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Decision postponed on Tate & Lyle sucralose patent case… again

Author:Food navigator    Update Time:2009-03-26

The final determination in Tate & Lyle’s patent infringement complaint against specified sucralose manufacturers has been postponed again, until April 3.

The postponement will see the complaint process lasting almost a year, after the company filed a patent infringement complaint last April. The complaint relates to the sale and importation into the US of certain sucralose, sweeteners containing sucralose and related intermediate compounds.

The case is significant because if the company loses, other sucralose manufacturers would be much freer to enter the market, which has until now been controlled for the most part by Tate & Lyle.

Optimism on both sides

Following a postponement earlier this month, Tate & Lyle said it did not know why the ruling has been pushed back and would not speculate on what its postponement implies.

One of the manufacturers named in the filing, Guangdong Food Industry, said that it was looking forward to an “anticipated positive final ruling”.

Sanyong Wang, a corporate officer at Guangdong Food Industry said: “[Guangdong Food Industry] was the first company to manufacture sucralose outside of the U.S.A and continues to be committed to meeting its customer needs of high capacity and superior grade sucralose in the growing sucralose market in the United States and elsewhere, and remains confident of a positive outcome once the ITC issues its final determination."

The preliminary determination

Tate & Lyle’s original sucralose product patent was filed in 1976 but it has since expired, opening the product up to competitors. Despite this, the company still owns a host of patent rights to the process for manufacturing the sweetener.

Tate & Lyle’s initial claim accused manufacturers of using its patented processes for making sucralose, but a judge disagreed that any patents had been infringed in the preliminary determination in September.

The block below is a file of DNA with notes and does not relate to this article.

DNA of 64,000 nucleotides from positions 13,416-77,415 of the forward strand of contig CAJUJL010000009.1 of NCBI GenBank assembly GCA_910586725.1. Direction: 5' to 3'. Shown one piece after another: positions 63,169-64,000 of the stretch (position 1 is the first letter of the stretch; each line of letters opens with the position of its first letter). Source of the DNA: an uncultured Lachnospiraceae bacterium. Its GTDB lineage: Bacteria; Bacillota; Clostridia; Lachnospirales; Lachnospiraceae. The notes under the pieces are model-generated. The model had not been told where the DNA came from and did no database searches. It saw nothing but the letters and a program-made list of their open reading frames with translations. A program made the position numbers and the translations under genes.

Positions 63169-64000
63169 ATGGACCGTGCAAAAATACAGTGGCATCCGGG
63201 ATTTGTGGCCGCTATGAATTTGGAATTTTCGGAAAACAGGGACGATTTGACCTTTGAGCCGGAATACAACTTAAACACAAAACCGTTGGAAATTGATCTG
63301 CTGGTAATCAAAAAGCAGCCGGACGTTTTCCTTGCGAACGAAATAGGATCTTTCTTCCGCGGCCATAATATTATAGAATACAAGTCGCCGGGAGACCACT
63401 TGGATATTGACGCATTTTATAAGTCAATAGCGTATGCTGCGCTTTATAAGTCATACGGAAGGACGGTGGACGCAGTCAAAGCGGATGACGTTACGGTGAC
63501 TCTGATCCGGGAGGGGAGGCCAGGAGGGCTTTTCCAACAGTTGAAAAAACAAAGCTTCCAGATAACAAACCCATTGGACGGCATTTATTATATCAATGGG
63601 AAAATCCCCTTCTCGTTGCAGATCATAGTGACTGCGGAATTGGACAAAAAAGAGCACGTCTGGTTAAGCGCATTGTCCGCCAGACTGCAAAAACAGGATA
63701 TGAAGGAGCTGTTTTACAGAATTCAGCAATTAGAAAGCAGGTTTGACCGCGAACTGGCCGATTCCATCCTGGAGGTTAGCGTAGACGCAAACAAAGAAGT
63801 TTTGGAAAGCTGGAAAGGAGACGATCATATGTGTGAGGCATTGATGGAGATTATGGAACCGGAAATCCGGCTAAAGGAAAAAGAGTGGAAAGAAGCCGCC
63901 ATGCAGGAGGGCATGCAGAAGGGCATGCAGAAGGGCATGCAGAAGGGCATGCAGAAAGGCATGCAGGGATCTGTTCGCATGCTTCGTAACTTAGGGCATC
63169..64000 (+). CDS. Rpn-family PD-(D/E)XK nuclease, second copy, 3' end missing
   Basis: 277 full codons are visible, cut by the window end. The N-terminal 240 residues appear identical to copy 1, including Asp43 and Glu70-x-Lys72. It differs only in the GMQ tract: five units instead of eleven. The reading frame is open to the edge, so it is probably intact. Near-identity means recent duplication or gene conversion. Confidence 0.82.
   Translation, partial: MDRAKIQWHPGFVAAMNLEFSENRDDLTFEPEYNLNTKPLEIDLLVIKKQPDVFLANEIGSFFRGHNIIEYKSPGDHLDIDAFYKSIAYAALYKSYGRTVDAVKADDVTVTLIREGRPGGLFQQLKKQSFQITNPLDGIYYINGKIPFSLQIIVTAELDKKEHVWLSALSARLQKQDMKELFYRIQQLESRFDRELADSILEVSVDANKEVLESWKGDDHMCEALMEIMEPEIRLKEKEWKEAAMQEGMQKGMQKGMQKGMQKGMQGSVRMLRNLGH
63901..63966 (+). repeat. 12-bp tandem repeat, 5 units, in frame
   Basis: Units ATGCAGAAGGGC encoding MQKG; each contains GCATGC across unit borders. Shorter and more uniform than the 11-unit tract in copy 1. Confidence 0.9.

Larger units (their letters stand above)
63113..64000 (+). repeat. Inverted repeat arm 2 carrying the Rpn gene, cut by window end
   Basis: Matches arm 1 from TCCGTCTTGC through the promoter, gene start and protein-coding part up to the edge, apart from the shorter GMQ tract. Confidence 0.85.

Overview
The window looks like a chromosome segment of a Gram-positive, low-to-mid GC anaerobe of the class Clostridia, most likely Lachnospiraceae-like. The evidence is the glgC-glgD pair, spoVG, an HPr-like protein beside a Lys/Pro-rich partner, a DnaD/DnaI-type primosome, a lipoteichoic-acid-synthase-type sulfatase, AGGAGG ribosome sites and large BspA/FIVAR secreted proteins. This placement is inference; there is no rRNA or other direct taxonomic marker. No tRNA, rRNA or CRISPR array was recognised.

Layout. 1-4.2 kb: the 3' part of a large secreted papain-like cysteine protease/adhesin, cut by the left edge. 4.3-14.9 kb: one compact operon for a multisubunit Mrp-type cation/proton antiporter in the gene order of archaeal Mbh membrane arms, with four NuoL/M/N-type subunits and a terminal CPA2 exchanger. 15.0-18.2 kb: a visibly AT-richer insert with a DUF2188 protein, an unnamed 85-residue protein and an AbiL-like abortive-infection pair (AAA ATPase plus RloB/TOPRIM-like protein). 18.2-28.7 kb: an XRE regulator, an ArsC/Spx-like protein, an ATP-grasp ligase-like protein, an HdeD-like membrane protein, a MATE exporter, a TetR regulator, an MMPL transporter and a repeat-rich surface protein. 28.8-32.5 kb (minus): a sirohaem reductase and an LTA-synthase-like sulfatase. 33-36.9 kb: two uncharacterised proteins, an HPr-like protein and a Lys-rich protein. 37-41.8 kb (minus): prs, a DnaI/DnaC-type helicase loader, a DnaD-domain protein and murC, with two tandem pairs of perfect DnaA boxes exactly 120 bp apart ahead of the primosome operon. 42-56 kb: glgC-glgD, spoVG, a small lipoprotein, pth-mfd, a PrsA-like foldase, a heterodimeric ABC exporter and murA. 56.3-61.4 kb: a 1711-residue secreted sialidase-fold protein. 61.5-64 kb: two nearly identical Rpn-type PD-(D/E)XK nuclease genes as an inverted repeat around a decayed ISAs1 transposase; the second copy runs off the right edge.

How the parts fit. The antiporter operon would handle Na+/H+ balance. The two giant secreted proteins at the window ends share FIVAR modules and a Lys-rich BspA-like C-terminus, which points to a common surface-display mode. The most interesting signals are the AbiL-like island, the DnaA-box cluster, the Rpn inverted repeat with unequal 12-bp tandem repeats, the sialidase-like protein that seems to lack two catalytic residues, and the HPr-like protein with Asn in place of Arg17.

A final ruling from the six-person Commission would be binding, and close down any prospect of a further appeal.

Manufacturers named in the filing include Changzhou Niutang Chemical Plant, Hebei Sukerui Science and Technology and Guangdong Food Industry.

Meanwhile, a similar case in Illinois Federal District Court, which was put on hold due to the ITC case, could still be reopened even if the Commission finds no infringement.

Patents for competitive advantage

In the last financial year, up to the end of March 2008, sucralose accounted for 21 percent of Tate & Lyle’s operating profit. It has stated that one of the key ways in which it defends its competitive advantage is its patent portfolio which includes process, product form and blend patents.

Globally, the high intensity sweetener market is worth $1.3bn and sucralose is the number one sweetener by value in food, with a 36 percent share. North America is the world’s largest market for high intensity sweeteners and sucralose is the leader with a 48 percent share of the market.